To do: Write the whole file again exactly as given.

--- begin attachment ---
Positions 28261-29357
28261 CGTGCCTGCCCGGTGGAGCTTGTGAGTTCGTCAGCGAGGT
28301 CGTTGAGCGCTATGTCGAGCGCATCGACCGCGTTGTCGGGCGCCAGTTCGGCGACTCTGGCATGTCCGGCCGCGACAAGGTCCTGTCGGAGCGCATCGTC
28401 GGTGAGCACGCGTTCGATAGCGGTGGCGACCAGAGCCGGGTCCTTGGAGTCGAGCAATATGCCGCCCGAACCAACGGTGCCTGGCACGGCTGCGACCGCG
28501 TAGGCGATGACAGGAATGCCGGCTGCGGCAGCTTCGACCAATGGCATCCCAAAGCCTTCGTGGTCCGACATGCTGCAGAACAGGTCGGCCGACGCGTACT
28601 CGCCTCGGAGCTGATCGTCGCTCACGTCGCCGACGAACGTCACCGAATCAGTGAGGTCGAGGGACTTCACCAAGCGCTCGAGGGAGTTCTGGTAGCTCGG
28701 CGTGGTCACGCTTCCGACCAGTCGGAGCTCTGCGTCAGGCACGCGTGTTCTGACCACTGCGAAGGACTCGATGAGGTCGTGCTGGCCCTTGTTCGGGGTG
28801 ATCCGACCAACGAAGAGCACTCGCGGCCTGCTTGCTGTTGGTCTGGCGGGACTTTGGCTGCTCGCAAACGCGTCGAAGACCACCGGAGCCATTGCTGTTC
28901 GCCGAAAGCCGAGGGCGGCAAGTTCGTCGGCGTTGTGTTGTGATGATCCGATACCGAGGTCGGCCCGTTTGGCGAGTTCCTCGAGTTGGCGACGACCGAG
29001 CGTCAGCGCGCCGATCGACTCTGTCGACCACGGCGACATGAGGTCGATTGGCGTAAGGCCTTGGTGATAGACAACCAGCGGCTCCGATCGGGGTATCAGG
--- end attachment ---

Positions 28261-29357
28261 CGTGCCTGCCCGGTGGAGCTTGTGAGTTCGTCAGCGAGGT
28301 CGTTGAGCGCTATGTCGAGCGCATCGACCGCGTTGTCGGGCGCCAGTTCGGCGACTCTGGCATGTCCGGCCGCGACAAGGTCCTGTCGGAGCGCATCGTC
28401 GGTGAGCACGCGTTCGATAGCGGTGGCGACCAGAGCCGGGTCCTTGGAGTCGAGCAATATGCCGCCCGAACCAACGGTGCCTGGCACGGCTGCGACCGCG
28501 TAGGCGATGACAGGAATGCCGGCTGCGGCAGCTTCGACCAATGGCATCCCAAAGCCTTCGTGGTCCGACATGCTGCAGAACAGGTCGGCCGACGCGTACT
28601 CGCCTCGGAGCTGATCGTCGCTCACGTCGCCGACGAACGTCACCGAATCAGTGAGGTCGAGGGACTTCACCAAGCGCTCGAGGGAGTTCTGGTAGCTCGG
28701 CGTGGTCACGCTTCCGACCAGTCGGAGCTCTGCGTCAGGCACGCGTGTTCTGACCACTGCGAAGGACTCGATGAGGTCGTGCTGGCCCTTGTTCGGGGTG
28801 ATCCGACCAACGAAGAGCACTCGCGGCCTGCTTGCTGTTGGTCTGGCGGGACTTTGGCTGCTCGCAAACGCGTCGAAGACCACCGGAGCCATTGCTGTTC
28901 GCCGAAAGCCGAGGGCGGCAAGTTCGTCGGCGTTGTGTTGTGATGATCCGATACCGAGGTCGGCCCGTTTGGCGAGTTCCTCGAGTTGGCGACGACCGAG
29001 CGTCAGCGCGCCGATCGACTCTGTCGACCACGGCGACATGAGGTCGATTGGCGTAAGGCCTTGGTGATAGACAACCAGCGGCTCCGATCGGGGTATCAGG